Why the Fair Credit Reporting Act Exists Today
As the credit reporting industry grew, so did the need to regulate its reach. Until the passing of the Fair Credit Reporting Act, there were no protections for the individuals whose personal information was being compiled in the form of “investigative consumer reports” and provided to private businesses to make hiring (for employers) and lending decisions (for loan officers and crediting agencies).
Concerns about consumers’ rights arose in the 60s, when Retail Credit Co. began buying out CRAs and selling consumer credit reports to insurers and employers. The information included in these reports was being used to deny individuals services and opportunities, but these same individuals had no right to see what was being reported.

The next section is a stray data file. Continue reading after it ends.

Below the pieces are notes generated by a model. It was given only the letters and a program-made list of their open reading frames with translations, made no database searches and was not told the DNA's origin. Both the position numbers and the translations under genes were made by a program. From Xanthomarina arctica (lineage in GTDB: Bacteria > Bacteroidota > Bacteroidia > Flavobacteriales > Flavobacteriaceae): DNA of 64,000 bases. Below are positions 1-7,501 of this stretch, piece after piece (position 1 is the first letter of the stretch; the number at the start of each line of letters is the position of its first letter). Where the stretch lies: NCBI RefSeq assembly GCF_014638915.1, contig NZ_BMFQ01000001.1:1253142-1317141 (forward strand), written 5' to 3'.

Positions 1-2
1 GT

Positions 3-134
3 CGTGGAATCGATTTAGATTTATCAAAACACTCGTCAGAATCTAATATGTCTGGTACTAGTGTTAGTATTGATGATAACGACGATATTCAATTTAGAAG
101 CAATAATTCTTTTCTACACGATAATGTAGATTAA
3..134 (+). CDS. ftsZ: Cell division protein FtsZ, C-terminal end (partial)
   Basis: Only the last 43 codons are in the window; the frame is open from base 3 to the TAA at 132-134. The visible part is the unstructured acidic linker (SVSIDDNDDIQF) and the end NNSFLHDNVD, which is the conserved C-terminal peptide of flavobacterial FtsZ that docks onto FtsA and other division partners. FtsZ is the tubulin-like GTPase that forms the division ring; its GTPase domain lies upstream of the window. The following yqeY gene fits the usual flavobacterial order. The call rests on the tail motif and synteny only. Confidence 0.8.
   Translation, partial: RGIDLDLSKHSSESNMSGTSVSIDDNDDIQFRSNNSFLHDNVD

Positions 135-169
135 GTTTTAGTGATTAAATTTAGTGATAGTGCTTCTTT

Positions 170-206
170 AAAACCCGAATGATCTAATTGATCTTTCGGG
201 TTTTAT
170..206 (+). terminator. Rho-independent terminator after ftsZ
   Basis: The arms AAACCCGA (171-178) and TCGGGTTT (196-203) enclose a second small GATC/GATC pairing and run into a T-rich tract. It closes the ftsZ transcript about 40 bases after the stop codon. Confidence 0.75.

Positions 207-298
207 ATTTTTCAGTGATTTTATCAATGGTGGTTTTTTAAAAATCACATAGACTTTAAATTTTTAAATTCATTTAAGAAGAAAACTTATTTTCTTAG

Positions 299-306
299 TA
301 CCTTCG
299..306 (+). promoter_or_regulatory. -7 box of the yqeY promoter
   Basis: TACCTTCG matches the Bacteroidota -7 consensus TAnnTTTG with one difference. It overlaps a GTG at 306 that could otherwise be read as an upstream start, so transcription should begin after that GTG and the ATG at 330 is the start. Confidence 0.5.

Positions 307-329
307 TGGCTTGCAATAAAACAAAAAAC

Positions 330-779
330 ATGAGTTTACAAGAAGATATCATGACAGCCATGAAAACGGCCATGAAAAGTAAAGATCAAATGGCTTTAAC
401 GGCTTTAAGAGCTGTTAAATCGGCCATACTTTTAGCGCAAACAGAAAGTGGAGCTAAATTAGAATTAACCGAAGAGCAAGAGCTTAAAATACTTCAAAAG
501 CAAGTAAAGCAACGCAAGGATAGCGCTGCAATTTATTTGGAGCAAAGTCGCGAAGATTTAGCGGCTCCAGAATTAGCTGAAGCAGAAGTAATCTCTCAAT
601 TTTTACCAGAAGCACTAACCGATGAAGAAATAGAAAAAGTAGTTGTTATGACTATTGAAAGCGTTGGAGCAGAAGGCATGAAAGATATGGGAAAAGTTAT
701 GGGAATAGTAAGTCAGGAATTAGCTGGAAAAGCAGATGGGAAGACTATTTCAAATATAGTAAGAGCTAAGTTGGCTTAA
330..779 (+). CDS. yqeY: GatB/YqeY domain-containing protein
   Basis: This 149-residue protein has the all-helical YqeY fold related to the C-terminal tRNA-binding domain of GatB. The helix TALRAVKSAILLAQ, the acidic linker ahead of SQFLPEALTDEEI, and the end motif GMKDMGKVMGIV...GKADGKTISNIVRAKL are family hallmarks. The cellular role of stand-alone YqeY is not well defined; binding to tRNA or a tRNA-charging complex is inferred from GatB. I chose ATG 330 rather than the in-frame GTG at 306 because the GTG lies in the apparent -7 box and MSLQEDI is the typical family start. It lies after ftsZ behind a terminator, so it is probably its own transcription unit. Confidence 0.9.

Other controversial practices included:
- quotas for retrieving negative information on consumers, which incentivized investigators to falsify reports
- collection of “lifestyle” information, including sexual orientation, marital status, drinking habits, and hygiene
- retaining and reporting outdated information
- no authorization process for who could view reports
When the public became aware of these unregulated breaches in privacy and confidentiality, the outcry resulted in Congressional inquiry and the passing of the Fair Credit Reporting Act (FCRA) in 1970. Despite the passing of the act, efforts to enforce its provisions are ongoing. In 2000, three CRAs were pursued for violations and made to pay $2.5 million in a case settlement. A few years previously, in 1996, amendments were passed in the Consumer Credit Reporting Reform Act to improve the FCRA, but also to:
- allow affiliate sharing of credit reports
- unsolicited offers of credit to consumers (prescreening)
- and limited preemption of stronger state laws on credit
In the Fair and Accurate Credit Transactions Act of 2003, more amendments were made, including a provision that allows free credit reports annually. Read more.